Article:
As an independent author with limited resources, what I’m able to save to put into my writing is used to have my work edited before it is released. As such I’m unable to afford the covers I would like to see on my work so for the past couple of years I’ve been designing my own, while teaching myself how to use Photoshop to create covers. I’m pretty damned proud of what I came up with for All Roads Lead to Terror. I wanted to touch the potential reader on an emotional level while at the same time showing that the story within the covers was about leaving your childhood behind as one stepped into adulthood. Of course what better way of showing innocence lost than with an abandoned teddy bear. I tried several different routes, all with little success, until I staged the photo myself.
The original idea:
And the end result.
Getting from point A to point B was a very interesting journey, there was a lot of going back and forth with a couple of designers who were gracious enough to offer suggestions and feedback to help me realize what I had originally envisioned. Not to mention the feedback I received on here as well as on Facebook and Goodreads. Everybody was so helpful and I am so appreciative of the time they took to help me out.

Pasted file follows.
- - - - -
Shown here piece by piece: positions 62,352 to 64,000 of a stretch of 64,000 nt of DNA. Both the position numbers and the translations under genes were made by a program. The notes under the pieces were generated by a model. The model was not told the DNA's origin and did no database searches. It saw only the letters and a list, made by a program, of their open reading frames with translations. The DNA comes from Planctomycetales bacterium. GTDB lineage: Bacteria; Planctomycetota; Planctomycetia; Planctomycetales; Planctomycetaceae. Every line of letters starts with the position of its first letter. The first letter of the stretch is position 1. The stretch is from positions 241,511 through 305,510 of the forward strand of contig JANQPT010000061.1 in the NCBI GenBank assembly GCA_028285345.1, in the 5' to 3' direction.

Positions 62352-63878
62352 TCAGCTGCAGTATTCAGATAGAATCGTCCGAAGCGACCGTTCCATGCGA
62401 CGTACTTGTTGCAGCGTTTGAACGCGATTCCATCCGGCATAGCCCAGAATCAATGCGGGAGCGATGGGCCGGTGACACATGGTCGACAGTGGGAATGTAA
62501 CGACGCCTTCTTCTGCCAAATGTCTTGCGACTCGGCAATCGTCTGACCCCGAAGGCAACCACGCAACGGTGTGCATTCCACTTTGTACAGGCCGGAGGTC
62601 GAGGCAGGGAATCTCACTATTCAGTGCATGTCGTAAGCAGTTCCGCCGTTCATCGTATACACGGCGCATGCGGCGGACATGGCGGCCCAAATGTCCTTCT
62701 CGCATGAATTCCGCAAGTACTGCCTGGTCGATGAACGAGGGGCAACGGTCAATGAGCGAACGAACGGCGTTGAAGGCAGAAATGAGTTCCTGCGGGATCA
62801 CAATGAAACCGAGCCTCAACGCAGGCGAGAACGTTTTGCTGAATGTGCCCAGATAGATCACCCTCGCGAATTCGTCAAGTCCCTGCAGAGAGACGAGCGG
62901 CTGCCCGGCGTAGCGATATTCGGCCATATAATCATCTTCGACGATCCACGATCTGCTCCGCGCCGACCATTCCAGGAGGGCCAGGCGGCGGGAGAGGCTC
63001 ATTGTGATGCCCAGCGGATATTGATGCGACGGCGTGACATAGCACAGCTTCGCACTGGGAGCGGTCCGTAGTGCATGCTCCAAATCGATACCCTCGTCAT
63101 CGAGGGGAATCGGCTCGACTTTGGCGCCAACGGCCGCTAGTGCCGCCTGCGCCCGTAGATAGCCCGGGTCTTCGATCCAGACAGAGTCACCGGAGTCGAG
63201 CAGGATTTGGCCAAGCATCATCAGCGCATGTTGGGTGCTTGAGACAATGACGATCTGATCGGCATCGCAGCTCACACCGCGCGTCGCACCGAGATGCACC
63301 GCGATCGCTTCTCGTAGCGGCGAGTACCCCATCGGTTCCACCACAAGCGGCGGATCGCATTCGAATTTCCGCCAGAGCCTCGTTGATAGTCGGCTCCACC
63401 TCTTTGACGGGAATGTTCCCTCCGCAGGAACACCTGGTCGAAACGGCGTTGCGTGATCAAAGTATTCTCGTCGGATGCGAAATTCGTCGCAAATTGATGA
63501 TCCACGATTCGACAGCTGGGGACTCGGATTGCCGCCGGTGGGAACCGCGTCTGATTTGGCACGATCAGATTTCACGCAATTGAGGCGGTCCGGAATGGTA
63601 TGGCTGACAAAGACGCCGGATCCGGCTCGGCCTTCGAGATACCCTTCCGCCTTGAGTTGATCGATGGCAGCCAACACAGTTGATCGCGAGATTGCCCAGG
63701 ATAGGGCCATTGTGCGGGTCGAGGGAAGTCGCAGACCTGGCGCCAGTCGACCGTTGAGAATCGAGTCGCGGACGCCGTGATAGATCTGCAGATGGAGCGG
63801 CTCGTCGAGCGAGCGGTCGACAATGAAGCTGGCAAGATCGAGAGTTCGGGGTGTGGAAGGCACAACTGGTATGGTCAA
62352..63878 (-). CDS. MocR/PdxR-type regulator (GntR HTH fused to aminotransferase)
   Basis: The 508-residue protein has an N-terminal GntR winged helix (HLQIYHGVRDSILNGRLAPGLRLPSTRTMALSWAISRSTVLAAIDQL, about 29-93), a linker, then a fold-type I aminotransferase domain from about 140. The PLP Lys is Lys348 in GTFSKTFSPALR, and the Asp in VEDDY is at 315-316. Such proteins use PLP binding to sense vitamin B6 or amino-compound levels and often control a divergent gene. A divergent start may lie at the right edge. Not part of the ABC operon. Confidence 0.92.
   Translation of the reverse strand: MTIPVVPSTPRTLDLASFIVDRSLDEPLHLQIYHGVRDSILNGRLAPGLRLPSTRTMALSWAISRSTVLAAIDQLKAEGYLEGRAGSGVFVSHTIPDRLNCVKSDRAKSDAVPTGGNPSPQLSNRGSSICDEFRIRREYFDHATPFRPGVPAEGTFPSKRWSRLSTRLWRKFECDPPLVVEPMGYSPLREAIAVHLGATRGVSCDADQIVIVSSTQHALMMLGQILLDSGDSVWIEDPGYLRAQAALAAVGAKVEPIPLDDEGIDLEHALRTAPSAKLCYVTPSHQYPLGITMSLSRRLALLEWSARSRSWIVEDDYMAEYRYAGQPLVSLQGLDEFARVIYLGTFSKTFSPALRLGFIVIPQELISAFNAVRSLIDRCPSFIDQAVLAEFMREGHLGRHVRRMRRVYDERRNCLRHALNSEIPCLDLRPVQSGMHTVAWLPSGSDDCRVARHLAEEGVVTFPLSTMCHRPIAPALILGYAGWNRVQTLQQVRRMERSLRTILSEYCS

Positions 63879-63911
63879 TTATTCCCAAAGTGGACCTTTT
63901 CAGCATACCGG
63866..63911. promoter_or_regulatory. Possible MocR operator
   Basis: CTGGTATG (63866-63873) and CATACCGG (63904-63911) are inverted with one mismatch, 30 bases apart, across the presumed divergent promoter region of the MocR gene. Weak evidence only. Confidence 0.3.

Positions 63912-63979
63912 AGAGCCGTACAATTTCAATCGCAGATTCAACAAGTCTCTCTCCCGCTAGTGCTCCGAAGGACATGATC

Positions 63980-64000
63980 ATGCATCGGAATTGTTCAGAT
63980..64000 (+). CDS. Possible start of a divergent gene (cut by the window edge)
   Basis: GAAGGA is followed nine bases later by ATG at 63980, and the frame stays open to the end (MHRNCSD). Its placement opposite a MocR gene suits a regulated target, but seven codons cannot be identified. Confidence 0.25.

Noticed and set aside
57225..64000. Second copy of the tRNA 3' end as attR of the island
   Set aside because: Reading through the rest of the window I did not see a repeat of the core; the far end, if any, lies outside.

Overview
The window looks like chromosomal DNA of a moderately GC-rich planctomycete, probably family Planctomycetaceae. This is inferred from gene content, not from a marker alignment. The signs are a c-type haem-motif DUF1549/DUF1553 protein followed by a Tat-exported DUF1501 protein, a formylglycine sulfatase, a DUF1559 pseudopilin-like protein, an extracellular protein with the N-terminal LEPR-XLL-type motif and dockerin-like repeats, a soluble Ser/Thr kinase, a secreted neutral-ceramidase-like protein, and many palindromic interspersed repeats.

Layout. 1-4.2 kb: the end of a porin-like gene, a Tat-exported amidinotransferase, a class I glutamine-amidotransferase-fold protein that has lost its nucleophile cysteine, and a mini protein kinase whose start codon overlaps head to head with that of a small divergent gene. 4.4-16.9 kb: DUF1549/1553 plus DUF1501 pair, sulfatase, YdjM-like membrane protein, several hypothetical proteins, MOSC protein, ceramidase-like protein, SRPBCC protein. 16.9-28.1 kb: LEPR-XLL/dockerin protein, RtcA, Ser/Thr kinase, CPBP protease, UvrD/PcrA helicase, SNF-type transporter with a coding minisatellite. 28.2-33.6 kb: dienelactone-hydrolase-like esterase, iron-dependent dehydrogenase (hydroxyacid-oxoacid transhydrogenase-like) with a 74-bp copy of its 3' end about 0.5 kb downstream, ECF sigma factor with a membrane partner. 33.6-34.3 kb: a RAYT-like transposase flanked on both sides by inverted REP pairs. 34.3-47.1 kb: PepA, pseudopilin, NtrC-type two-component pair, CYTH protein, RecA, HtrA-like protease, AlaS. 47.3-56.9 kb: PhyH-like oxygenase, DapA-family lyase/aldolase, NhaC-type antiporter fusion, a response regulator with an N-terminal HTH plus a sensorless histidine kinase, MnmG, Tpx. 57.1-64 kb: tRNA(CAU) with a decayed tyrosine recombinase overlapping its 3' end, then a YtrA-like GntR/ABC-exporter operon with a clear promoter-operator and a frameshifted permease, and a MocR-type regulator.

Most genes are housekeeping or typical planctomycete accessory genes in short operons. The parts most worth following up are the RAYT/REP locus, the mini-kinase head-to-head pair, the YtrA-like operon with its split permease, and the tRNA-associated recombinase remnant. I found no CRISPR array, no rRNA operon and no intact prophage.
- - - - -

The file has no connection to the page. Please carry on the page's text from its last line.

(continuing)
I picked up the stuffed bear from Goodwill for a couple of bucks. When I carried him out of the store he was in pretty good shape. Once I got him home it got a little interesting, even though I look like a grumpy old man, I can be rather emotional at times.
I believe a writer has to be very much in touch with their emotions in order to properly convey the feelings of their characters on the page. It was this familiarity with my own emotions that stopped me at first from doing what I knew I had to do. It’s just a stuffed bear, I kept telling myself. That might have been but before he went to live at the Goodwill it was obvious a child had taken good care of him.
In the end I quickly removed his left leg and ear. A bit of black paint and some hard rubbing gave me the look I wanted for with his fur, a matted, unwashed appearance. Adding the sling was a final touch to show that though he had been abandoned at one time he’d been cherished by a child that shared its sorrow for a world turned upside down.
He has no name, yet. But his sacrifice has earned him a place of honor in my office, he sits on the top shelf of my bookcase, watching over my shoulder as I work, occasionally he will sit in my lap as I write, to help me connect with the emotions that I strive to bring to the page. He will also appear on every subsequent cover in the Dreadland Chronicles series.
He serves as a constant reminder of what I hope to achieve with The Dreadland Chronicles that will focus not on the brutality of the world in which they live, but the undying hope of the young as they struggle to rebuild a shattered world that has been left to them, and make a better place for those who will follow.